Why do I trust Apple that I needed to download 7.3 immediately when for a MS update I'd usually read the release notes first? Damn those Jedi mindtricks...

UPDATE: Universal Music fires a warning shot at Apple. Apparently if Apple can get into AT&T's "walled garden", Universal might start playing hardball for a shot at Apple's.

ISPs add advertising to customers' web services

When you view content online you don't pay a subscription for, it has to be paid for somehow - the money you pay for your DSL or cable subscription doesn't go to the people who created it.  Web ads are a fact of life, which some people get around using Adblock or other utilities.  But what if you were reading a subscription site promising ad-free content, and suddenly you notice that there are ads appearing.  If you assumed that the content provider was trying to make money both ways you might be wrong.

My daily UserFriendly.org cartoon alerted me to a story (also covered by Slashdot) that Internet Service Providers (such as Redmoon/MoonOverAddison) are starting to use transparent web proxies and ad agencies like Fair Eagle to add advertising to content without the knowledge of the website you are accessing, despite the fact that you are already paying the ISP a fee to access the internet.  

This is yet another reason why Net Neutrality is important - to allow consumers to access services without hindrance from or now adulteration by internet providers.  I hope Redmoon pay a heavy price in cancellations and lawsuits sufficient to scare the bigger players into staying away from slimy business practices of this sort.

The Nelson touch?

Given the events of the first few days of his premiership, I've wanted to ask Gordon Brown: "all the waiting, all the manoeuverings via briefings and proxies - was it worth it?" This morning Paul Wells points out Janet Daley's column in the Telegraph in which she argues that these events could shape people's perceptions of PM Brown, much to David Cameron's disadvantage:
In a time of national threat we don't want cuddly; we want serious and stern. Charm might be nice when politics is becalmed and day-to-day living is secure, but gravitas is a whole lot better when there are unknown numbers of people in your midst ready to commit random mass murder. When a nation is in danger, it judges its leader (or potential leader) by his character, rather than his personality. So if the contest between Mr Brown's governing style and David Cameron's opposition is really to be, as my colleague Boris Johnson wrote on this page last week, between humourless Labour Roundheads and jolly Tory Cavaliers, then God pity the Conservatives. The last thing that the electorate will welcome now is the opportunity to be governed by prancing fops.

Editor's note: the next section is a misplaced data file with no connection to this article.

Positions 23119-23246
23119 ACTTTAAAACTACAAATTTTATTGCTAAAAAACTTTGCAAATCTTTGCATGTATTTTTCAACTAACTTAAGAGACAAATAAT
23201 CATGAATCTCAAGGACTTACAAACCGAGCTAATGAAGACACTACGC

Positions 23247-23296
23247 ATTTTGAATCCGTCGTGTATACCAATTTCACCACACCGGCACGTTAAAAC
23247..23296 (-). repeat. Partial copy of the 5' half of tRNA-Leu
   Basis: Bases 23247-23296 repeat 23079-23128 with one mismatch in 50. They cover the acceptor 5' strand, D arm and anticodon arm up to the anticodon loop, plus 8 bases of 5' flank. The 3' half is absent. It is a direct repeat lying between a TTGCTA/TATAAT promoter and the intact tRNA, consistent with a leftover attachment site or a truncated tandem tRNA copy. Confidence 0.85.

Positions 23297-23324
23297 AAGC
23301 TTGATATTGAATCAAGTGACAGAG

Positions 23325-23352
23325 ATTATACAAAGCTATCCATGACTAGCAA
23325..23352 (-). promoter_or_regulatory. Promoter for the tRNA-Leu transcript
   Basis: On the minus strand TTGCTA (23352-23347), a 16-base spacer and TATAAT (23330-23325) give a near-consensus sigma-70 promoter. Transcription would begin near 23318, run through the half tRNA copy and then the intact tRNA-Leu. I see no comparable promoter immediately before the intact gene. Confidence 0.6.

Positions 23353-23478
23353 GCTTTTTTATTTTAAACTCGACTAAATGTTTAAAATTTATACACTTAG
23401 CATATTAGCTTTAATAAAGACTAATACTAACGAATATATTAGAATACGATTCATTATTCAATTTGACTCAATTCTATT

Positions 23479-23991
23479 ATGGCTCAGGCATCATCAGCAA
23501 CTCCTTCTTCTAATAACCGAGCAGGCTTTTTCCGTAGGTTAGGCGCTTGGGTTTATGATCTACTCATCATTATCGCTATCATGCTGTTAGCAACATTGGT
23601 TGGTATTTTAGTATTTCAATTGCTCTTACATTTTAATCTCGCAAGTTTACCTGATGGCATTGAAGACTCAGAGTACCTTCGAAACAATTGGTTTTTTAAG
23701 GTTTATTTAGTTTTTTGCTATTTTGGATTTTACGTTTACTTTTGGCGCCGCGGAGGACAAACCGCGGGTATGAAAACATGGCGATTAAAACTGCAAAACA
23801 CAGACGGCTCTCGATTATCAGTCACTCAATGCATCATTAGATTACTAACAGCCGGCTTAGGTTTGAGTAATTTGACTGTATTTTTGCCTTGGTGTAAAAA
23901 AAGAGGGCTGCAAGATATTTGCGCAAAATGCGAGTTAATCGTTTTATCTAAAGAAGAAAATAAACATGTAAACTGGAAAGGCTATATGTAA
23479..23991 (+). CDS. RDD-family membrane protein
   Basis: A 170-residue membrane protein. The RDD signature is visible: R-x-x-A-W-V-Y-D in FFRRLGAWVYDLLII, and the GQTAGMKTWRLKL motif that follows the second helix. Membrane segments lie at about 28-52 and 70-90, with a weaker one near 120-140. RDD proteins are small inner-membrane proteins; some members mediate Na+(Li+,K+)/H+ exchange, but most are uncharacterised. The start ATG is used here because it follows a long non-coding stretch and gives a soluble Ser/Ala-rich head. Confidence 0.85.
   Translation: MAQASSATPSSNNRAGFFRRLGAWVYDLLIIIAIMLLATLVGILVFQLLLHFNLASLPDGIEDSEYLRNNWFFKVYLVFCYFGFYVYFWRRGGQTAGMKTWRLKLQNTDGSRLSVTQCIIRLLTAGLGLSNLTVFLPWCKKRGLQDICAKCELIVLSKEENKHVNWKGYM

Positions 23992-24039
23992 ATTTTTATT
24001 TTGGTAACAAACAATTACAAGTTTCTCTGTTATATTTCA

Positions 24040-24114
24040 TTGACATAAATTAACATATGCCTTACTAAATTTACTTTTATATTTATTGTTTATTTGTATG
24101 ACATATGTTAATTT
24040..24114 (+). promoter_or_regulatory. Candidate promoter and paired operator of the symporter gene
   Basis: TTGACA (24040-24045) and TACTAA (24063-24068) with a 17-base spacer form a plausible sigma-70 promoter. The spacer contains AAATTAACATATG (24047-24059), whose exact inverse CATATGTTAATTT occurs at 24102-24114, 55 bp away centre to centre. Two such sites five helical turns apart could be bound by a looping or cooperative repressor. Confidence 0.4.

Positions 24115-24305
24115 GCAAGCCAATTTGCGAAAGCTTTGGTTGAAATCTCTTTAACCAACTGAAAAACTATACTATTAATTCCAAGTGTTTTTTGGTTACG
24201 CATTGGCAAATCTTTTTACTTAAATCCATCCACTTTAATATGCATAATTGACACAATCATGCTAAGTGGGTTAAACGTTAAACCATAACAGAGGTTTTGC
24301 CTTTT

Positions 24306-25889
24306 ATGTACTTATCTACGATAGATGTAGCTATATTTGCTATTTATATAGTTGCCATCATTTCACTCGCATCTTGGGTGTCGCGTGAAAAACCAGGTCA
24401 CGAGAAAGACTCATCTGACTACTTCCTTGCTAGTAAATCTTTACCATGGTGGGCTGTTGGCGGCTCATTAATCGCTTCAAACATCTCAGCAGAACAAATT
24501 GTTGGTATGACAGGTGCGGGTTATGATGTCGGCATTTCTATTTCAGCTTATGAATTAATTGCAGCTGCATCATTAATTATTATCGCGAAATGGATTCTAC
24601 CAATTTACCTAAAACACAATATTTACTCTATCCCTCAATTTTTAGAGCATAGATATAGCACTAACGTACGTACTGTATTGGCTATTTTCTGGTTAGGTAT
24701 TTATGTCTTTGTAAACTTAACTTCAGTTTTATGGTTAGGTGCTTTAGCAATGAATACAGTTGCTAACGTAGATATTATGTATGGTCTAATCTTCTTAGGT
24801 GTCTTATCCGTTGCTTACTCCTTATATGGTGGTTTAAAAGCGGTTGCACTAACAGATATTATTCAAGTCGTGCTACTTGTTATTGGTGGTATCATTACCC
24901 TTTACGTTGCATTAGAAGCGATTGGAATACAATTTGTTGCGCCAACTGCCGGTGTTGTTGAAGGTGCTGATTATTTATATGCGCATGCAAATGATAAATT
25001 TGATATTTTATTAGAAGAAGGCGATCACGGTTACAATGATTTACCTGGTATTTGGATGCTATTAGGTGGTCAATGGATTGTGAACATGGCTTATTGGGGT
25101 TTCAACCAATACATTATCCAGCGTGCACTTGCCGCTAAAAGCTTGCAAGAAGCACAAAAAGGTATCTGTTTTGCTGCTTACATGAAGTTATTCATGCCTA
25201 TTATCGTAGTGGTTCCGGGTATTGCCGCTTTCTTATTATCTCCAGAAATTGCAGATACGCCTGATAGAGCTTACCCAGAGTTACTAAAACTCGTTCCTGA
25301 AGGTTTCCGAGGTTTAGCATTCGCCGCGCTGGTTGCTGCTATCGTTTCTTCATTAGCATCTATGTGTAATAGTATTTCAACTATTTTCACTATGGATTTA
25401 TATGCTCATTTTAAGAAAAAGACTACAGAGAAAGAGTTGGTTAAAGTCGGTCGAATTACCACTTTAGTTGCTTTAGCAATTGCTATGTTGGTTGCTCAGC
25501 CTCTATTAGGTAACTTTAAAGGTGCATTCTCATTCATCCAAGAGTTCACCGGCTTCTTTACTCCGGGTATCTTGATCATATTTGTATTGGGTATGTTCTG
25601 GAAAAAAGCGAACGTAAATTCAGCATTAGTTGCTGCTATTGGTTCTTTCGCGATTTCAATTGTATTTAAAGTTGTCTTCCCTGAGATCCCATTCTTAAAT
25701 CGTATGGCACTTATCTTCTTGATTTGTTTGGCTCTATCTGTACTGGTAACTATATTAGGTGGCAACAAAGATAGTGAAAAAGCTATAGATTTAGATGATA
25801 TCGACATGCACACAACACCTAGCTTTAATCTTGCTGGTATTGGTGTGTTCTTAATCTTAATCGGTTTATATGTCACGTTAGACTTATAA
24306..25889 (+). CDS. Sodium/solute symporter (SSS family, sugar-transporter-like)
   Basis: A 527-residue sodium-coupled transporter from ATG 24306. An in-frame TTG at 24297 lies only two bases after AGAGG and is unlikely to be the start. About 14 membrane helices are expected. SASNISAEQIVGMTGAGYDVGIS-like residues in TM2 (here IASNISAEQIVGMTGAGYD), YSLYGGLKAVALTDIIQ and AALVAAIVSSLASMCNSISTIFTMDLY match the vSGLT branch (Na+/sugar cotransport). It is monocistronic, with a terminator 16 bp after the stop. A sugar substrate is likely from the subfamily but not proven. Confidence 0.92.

Before this week I would never have thought of a comparison between Gordon Brown and Horatio Nelson (although those pensioners who had their savings taken, sank, burned and destroyed by Brown might disagree) he did paraphrase a certain phrase which Nelson made immortal:
There was very little sense of he - Gordon Brown - being the star of this show: a lack of egotistical "hand of history on my shoulder", what-this-means-to-me insight into his personal feelings. Again, in the spirit of a wartime leader, he was saying that we all have our part to play: I will carry out my responsibilities and I "expect" (a headmasterly word he used in that first broadcast to the nation) everyone in Britain to do the same. [emphasis added]

Sunday, July 01, 2007

Ireland raises tax on plastic bag to 22 euro cents

For Canadians, that's about $0.32 for every plastic bag, which has reduced bag distribution by 90% since 2002.  The tax had been EUR 0.15 (C$0.22) but an upward bump in plastic bag sales led to this further hike.  No fear of that happening in Ontario or Toronto, as the plastic lobby's frequent wailings in the press seems to head it off any time it's proposed.

Google marketer to US Health Care - "worried about Sicko? We can help!"

Via Slashdot, an interesting ZDNet blog post which points to a Google staffer's a marketing pitch to the health care industry to counteract, through advertising, the possible impact that Michael Moore's Sicko will have on their business.
While legislators, litigators, and patient groups are growing excited, others among us are growing anxious. And why wouldn’t they? Moore attacks health insurers, health providers, and pharmaceutical companies by connecting them to isolated and emotional stories of the system at its worst. Moore’s film portrays the industry as money and marketing driven, and fails to show healthcare’s interest in patient well-being and care.
I'm not sure it's Evil, exactly (as in Don't Be Evil) but I'm not sure it's "not Evil", either.

Happy Canada Day!

Yesterday was James Bow's book launch for Fathom Five at Nicholas Hoare Bookshop, an excellent store at Front Street East and Church. Bob Tarantino gave an amusing preview of his book which will launch later in the summer. The impact and duration of the later Blogstravaganza will mean a light day today :)